Frank Rizzo’s inheritance in the Philadelphia Police shows his DNA on the officers´ Facebook accounts working in the City of Fraternal Love. It is a turbid, blurred mixture of feelings where racism, misogyny, supremacy, contempt for immigrants, sadism and hatred, get together and display hostility.
A review of FB’s accounts by Project Plain View, led by Philadelphia attorney Emily Baker-White, analyzed the content of thousands of U.S. police officers’ public Facebook posts which showed evidence of widespread hatred.
The findings of this research were published in collaboration with Injustice Watch and reporters Emily Hoerner and Rick Tulsky of BuzzFeedNews who wrote a journalistic work entitled “Good Day for a Choke Hold”.
While the project examined the accounts of some 2,900 officers from eight departments across the country and an additional 600 retired officers from those same departments, the virulence shared by guarantors of Philadelphia’s motto “to protect and to serve” stands out from the rest.
Plain View collected articles from nearly 3,000 accounts in which 14,400 police officers participated as commentators and were able to verify them. This evidence represents problematic behaviour in a database full of racist images and notes and, in some cases, long and poisonous exchanges involving several police officers.
From Chicago to the whole world
The Chicago BuzzFeedNews story, based on the findings of the Plain View project, states that researchers were able to positively identify approximately 1 in 5 of the current officers, and 2 in 5 of the retired officers, who made public comments “applauding violence, scoffing at due process, or using dehumanizing language.”
Journalists said they accessed records where “officials mocked Mexicans, women, and black people, celebrated the Confederate flag, and showed a man with a kaffiyeh scarf in the crosshairs of a gun.”
“Just another savage that needs to be exterminated,” wrote Booker Smith Jr, a Dallas police sergeant, about a homicide at a Dollar General store. “Execute all involved,” he wrote separately about a group of teenagers who were accused of killing a 6-year-old boy. (One defendant pled guilty to aiding in the kidnapping. The alleged shooter and the trials of another defendant are scheduled for the end of this year.)
Reuben Carver III, a Phoenix officer, proclaimed in an stand-alone comment: “It’s a good day for a choke hold.
The officials named in the extensive BuzzFeedNews article did not respond to attempts to contact them or declined to comment.
When contacted regarding the findings of the Plain View project, some departments asked for more details about the publications collected.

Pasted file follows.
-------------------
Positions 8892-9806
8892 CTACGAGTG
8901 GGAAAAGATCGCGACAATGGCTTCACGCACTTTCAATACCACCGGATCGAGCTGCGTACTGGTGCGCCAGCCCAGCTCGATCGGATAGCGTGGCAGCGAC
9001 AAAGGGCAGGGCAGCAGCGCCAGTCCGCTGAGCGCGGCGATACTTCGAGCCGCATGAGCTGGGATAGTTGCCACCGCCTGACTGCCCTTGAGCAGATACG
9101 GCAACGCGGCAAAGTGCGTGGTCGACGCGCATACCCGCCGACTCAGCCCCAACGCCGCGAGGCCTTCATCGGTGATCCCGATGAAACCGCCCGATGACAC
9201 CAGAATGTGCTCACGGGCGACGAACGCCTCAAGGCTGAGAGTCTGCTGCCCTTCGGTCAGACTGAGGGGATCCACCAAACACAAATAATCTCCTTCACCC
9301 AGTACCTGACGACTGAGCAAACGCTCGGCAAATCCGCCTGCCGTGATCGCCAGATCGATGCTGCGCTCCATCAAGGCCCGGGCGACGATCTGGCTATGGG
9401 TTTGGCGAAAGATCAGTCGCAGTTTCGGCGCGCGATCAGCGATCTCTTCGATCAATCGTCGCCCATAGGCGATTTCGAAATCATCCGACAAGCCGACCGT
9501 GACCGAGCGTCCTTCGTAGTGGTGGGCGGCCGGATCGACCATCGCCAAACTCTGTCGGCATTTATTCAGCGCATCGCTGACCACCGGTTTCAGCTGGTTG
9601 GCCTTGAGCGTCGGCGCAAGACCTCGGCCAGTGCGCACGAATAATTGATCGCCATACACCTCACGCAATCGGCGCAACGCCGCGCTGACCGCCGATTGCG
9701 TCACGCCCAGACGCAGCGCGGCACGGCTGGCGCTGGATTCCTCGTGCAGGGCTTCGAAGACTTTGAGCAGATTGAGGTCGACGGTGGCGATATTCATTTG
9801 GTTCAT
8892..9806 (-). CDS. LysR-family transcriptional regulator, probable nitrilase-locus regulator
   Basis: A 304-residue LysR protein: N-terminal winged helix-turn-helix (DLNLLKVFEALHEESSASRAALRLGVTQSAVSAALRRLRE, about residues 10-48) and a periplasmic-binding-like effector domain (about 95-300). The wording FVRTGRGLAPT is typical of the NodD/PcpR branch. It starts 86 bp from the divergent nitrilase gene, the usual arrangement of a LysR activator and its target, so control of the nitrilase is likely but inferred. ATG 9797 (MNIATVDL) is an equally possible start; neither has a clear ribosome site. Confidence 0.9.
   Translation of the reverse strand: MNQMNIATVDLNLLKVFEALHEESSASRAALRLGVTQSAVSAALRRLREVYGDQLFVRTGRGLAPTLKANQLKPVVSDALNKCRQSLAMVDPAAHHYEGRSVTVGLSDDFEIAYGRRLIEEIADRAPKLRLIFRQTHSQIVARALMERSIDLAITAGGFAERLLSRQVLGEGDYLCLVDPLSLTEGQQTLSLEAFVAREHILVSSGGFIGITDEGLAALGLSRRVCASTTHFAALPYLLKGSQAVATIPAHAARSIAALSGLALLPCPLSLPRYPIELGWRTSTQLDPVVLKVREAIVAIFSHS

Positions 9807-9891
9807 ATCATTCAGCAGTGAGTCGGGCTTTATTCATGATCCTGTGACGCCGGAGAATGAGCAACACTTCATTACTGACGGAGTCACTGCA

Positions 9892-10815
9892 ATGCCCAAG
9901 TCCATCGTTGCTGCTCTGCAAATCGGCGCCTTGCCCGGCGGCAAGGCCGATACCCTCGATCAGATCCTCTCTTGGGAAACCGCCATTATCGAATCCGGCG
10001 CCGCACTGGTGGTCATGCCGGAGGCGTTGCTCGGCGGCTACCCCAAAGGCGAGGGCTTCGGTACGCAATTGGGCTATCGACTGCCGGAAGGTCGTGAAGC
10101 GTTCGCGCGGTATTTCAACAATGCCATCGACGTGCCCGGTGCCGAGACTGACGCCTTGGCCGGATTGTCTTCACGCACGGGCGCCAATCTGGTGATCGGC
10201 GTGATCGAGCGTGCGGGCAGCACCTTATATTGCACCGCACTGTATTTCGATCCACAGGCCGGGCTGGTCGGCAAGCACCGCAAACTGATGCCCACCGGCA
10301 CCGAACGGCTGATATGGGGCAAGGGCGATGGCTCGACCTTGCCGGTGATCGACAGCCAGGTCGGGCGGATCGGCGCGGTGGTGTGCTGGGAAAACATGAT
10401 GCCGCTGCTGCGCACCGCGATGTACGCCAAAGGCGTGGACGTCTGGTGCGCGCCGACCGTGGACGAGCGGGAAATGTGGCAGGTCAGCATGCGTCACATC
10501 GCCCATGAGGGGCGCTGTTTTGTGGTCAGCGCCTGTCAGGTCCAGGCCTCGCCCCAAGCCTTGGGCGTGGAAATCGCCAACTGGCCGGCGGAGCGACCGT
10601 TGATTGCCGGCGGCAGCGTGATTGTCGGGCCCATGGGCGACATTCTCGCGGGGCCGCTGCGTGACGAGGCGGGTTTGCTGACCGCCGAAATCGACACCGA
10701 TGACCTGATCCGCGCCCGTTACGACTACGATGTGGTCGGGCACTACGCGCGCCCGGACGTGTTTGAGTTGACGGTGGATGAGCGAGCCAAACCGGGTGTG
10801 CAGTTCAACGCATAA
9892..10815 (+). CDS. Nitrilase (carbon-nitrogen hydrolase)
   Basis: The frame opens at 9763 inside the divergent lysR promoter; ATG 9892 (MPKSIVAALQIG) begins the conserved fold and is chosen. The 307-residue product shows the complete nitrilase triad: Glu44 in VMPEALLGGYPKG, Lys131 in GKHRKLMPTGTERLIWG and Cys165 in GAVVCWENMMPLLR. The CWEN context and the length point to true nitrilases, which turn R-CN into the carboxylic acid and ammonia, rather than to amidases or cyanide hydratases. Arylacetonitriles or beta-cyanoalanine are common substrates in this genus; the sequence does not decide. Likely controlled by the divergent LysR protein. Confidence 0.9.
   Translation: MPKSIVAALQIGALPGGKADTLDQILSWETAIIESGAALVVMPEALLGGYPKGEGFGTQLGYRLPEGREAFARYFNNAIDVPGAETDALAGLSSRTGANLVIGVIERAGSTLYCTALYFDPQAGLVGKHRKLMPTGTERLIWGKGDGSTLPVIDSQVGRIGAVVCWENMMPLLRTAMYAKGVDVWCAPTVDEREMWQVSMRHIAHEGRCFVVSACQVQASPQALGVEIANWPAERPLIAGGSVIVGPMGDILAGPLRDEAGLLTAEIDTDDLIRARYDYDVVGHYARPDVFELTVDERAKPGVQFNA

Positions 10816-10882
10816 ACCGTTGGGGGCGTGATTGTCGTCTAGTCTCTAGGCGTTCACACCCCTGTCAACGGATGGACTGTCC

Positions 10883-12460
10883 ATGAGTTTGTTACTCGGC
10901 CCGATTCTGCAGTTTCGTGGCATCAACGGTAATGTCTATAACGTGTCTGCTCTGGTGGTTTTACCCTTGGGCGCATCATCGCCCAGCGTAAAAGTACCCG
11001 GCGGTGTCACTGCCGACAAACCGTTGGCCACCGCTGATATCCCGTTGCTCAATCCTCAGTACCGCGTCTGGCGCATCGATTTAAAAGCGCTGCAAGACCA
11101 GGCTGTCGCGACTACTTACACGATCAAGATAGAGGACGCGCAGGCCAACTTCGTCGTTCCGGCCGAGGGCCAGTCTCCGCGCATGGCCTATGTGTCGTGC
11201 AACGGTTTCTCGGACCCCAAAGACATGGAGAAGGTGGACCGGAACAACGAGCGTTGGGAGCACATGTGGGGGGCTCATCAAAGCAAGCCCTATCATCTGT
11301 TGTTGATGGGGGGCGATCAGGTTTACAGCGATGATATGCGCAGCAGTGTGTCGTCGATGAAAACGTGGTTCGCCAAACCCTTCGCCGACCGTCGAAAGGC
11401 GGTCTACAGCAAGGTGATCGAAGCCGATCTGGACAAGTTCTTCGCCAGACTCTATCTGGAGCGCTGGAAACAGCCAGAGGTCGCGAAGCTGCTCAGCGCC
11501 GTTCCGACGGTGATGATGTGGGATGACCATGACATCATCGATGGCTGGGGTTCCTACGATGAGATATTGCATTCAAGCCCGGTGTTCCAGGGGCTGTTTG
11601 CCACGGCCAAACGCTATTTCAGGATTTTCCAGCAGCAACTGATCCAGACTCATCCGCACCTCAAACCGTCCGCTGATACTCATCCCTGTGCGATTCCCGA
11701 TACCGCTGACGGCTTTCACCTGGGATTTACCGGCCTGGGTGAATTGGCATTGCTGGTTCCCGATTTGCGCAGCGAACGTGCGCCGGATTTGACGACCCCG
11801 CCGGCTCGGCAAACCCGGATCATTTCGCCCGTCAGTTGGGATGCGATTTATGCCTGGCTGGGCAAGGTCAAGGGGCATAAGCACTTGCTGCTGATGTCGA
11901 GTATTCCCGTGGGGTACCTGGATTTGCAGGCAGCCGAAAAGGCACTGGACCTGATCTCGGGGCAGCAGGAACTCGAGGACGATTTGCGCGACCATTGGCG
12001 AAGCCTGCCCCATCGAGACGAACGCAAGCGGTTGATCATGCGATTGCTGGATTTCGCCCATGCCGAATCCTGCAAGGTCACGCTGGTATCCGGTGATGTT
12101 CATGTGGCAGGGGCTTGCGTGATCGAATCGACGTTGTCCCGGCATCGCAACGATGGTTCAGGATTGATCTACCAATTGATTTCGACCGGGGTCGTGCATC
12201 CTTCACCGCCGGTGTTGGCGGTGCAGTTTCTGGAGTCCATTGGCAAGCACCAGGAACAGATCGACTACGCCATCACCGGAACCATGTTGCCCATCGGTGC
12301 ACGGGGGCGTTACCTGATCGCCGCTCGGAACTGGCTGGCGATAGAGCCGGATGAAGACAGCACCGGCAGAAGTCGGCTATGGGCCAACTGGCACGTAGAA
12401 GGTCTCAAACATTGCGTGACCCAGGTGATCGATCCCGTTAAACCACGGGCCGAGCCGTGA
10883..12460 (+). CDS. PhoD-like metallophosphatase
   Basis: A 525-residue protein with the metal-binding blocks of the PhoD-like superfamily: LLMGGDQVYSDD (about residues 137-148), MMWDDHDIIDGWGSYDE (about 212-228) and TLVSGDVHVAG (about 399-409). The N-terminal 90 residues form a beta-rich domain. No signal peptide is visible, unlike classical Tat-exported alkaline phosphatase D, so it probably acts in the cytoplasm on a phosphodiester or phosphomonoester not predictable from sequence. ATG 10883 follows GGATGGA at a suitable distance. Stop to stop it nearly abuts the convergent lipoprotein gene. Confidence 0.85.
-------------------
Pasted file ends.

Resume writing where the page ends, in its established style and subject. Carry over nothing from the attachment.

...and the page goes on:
However, the investigation revealed that regarding police abuse, “the system” prefers to negotiate in the courts and free violent officials from jail. For example, lawsuits involving five Philadelphia officials cost the city more than $1.3 million, not including settlements for undisclosed amounts.
The Phoenix Police Department said it had opened an investigation about Carver’s post and submitted it to the Professional Standards Bureau for review. The same officer also made posts threatening offenders with sexual assault and celebrating violence against “hippies”.
A spokesperson with the St. Louis police department said they had forwarded information regarding the post denigrating Muslims to their Internal Affairs division. A spokesman with the Dallas Police Department said they had forwarded Smith’s details to superiors for review.
Philadelphia is frightening.
The project was able to identify approximately 1 in 5 of the approximately 14,400 staff members listed through a combination of profile name, URL, photographs, badge numbers and other identifying information. Many officers could not be included because they had common names or nicknames used, their profiles were private or they did not have a Facebook profile.
In Philadelphia, which has approximately 6,600 agents, Project Plain View identified 1,073 posts on Facebook, of which about one-third had disturbing contents.
Of the 328 Philadelphia police officers who posted troubling content, more than a third – 139 officers – appeared to have been the subject of one or more federal civil rights lawsuits, based on their name, badge number, and other corroborating details. Of that group, one hundred ended up in settlements or verdicts against them or the city.
Translated by: José Espinoza